Damage assessments from the Christmas morning bomb blast on Second Avenue continues to come in less severe than originally feared, particularly to underground infrastructure.
Police have repeatedly asserted that officers did not have enough evidence for a search warrant when the Christmas bomber’s girlfriend reported he was building explosives in 2019. But some legal experts say otherwise.
A resident of a downtown apartment building surveys what he lost and assesses whether to return.
This interactive timeline traces the pivotal moments preceding and following the blast that shook downtown Nashville on Christmas morning.
Two days after a bomb erupted in downtown Nashville on Christmas morning, the officers at the scene shared a chilling account of that night.
Five of downtown Nashville’s historic buildings will likely undergo at least partial demolition because of damage from the Christmas morning blast. And six more remain at imminent risk of collapse.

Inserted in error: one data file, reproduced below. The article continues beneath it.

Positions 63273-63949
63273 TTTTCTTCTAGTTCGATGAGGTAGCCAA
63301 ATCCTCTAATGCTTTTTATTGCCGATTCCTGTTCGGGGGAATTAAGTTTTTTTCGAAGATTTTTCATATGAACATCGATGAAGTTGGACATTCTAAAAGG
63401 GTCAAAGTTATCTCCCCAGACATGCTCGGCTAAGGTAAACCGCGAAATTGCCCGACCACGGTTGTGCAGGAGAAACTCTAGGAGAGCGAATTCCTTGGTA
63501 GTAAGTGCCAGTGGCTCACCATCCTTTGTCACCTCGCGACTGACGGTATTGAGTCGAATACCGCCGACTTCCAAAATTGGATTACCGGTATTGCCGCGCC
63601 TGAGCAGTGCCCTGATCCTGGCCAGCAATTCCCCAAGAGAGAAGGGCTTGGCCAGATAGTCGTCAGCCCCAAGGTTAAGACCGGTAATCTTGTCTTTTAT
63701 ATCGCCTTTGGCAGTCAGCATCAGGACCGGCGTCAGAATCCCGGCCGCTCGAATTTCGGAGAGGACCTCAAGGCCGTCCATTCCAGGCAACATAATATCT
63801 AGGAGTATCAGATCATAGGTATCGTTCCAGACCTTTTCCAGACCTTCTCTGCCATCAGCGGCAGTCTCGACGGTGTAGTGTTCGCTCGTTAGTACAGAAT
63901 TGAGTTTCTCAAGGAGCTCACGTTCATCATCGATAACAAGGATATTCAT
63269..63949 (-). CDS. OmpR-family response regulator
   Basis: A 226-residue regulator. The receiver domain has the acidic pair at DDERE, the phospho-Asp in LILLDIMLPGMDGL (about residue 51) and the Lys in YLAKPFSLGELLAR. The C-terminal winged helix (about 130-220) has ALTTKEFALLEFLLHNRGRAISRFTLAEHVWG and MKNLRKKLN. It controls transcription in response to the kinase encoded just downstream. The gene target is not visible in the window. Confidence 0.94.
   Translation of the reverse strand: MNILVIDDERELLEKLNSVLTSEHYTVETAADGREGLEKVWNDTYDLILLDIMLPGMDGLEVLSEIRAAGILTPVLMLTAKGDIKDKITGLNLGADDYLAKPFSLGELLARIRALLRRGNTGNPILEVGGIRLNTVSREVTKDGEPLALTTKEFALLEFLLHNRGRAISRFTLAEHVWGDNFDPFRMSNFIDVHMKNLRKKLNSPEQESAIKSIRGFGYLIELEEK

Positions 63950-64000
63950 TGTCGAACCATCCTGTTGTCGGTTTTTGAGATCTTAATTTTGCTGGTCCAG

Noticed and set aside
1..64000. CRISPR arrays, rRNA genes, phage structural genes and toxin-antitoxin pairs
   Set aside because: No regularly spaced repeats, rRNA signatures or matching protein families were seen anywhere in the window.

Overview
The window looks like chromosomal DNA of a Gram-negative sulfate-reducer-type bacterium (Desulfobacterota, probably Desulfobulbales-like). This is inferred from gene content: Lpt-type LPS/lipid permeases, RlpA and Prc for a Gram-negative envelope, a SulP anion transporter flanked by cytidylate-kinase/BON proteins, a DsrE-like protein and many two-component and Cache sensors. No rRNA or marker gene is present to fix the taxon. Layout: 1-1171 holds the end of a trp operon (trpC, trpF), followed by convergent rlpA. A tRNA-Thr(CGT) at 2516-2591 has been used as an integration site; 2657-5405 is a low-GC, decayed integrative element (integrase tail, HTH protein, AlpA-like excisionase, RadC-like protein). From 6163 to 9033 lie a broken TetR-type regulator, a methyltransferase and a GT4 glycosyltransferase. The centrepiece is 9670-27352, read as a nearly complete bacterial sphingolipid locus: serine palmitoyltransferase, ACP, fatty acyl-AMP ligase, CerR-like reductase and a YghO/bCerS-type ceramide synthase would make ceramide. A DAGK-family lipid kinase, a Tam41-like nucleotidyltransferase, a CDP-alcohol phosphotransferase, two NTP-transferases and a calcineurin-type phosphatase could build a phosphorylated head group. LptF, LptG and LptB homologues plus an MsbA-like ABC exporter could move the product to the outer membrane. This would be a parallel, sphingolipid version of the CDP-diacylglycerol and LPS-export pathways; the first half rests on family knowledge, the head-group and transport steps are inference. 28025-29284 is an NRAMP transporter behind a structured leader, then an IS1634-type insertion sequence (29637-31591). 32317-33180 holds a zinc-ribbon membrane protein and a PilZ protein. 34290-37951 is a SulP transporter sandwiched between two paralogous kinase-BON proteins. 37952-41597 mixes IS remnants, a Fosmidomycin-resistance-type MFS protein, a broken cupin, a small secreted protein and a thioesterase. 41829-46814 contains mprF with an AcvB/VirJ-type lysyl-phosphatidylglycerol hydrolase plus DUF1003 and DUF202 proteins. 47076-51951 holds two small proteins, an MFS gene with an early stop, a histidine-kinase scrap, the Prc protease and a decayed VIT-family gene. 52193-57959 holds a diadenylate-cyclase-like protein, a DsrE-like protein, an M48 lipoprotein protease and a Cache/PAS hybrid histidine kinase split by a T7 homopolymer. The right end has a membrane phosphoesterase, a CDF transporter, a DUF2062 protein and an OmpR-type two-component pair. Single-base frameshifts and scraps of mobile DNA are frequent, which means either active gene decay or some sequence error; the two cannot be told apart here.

Two weeks after the Christmas Day bombing in downtown Nashville, the debris has been moved from the roadway. But in many ways, the damage on Second Avenue looks the same. That’s because it was such a destructive hit to the historic district that building owners are only just now beginning the lengthy recovery and rebuilding […]
Many property owners have more questions than answers about the rebuilding, and they’re anticipating a long and expensive process that will test the resilience of Metro officials and the downtown community.
A new detail has emerged about when a Nashville police officer first realized he’d previously handled a case involving the Christmas morning bomber. The department now says that a member of its bomb squad went with the FBI to the Antioch home of Anthony Warner on Christmas night.
Federal disaster aid was approved Tuesday in response to the Christmas morning bombing in downtown Nashville.